Don’t you miss reading to him sometimes? Right now I still get to read, to Dylan, but he’s not into middle grade novels yet and I find I miss that.

      After I wrote this post, my daughter and I talked about our reading together memories, like Bunnicula and all the Roald Dahl books. I’d forgotten about Roald Dahl!

      Reply
  2. Molly

    Oh my goodness — your daughter and my son are identical! Brian is always talking about the camera angles and the use of light and shadow. He will analyze a movie and remember every line. He is now an audio engineer in Nashville and has a thriving second “profession” shooting and editing videos. I don’t think he has missed out on much by not being an avid reader :)
    .-= Molly´s last blog ..Review Conundrum =-.

    Reply
    1. Belle

      It’s funny reading aloud to kids isn’t an effective predictor of how much a child will like to read, isn’t it? I think back to my own childhood, and my mother never read aloud to me – and that didn’t stop me at all! :)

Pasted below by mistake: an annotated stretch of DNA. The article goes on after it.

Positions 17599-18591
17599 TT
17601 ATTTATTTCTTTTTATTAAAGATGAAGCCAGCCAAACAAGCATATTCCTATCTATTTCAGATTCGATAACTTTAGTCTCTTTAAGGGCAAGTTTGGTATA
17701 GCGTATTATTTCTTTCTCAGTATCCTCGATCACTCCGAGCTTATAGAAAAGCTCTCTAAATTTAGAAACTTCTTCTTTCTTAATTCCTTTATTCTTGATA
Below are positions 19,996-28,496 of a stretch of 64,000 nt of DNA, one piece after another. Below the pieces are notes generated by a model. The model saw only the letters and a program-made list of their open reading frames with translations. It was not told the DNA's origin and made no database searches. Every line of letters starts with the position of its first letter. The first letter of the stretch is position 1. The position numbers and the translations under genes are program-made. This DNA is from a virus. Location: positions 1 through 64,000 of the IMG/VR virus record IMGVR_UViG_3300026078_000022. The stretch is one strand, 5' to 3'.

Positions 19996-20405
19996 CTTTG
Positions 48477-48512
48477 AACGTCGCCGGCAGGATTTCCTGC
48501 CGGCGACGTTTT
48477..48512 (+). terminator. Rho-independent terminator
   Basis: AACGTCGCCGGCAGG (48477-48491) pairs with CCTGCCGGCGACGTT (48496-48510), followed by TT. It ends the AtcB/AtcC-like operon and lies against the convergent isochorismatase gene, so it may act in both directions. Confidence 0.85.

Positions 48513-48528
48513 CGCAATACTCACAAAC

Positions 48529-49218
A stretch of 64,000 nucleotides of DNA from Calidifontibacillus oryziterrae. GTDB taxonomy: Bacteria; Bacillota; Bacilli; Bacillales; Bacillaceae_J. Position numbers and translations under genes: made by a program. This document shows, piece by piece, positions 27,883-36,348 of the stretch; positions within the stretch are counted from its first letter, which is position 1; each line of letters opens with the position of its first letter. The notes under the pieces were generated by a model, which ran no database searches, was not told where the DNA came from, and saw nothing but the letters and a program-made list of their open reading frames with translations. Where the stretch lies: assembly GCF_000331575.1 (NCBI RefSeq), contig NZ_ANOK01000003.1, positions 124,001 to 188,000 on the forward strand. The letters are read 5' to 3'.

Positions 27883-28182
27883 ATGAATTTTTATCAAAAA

Reply
  3. Janel

    Both of my kids read well above their grade level, but my daughter likes to read and I have to force my son to read. It’s a constant battle with him, so we are trying to do a little reward for him when he reads consistently. We’ll see how that works.

    By the way, I remember loving The Battle of the Books. There are still doing that in my old school, but unfortunately I haven’t seen anything about it at my kids’ school.
    .-= Janel´s last blog ..Added Value Day! =-.

    Reply
    1. Belle

      My primary school didn’t have Battle of the Books. I remember watching my daughter participating, and thinking to myself, “I would have LOVED this as a kid!”

      Reply
  4. rhapsodyinbooks

    I wonder if not relating so much to reading is related to not just an auditory orientation but how artistic Hayley is. Maybe her brain is just attuned to learning in a different way. Or maybe that’s what you said! :–) But she takes in stories, from movies, and creates stories, from her short films, so really, she’s not so different from her mom, except in format!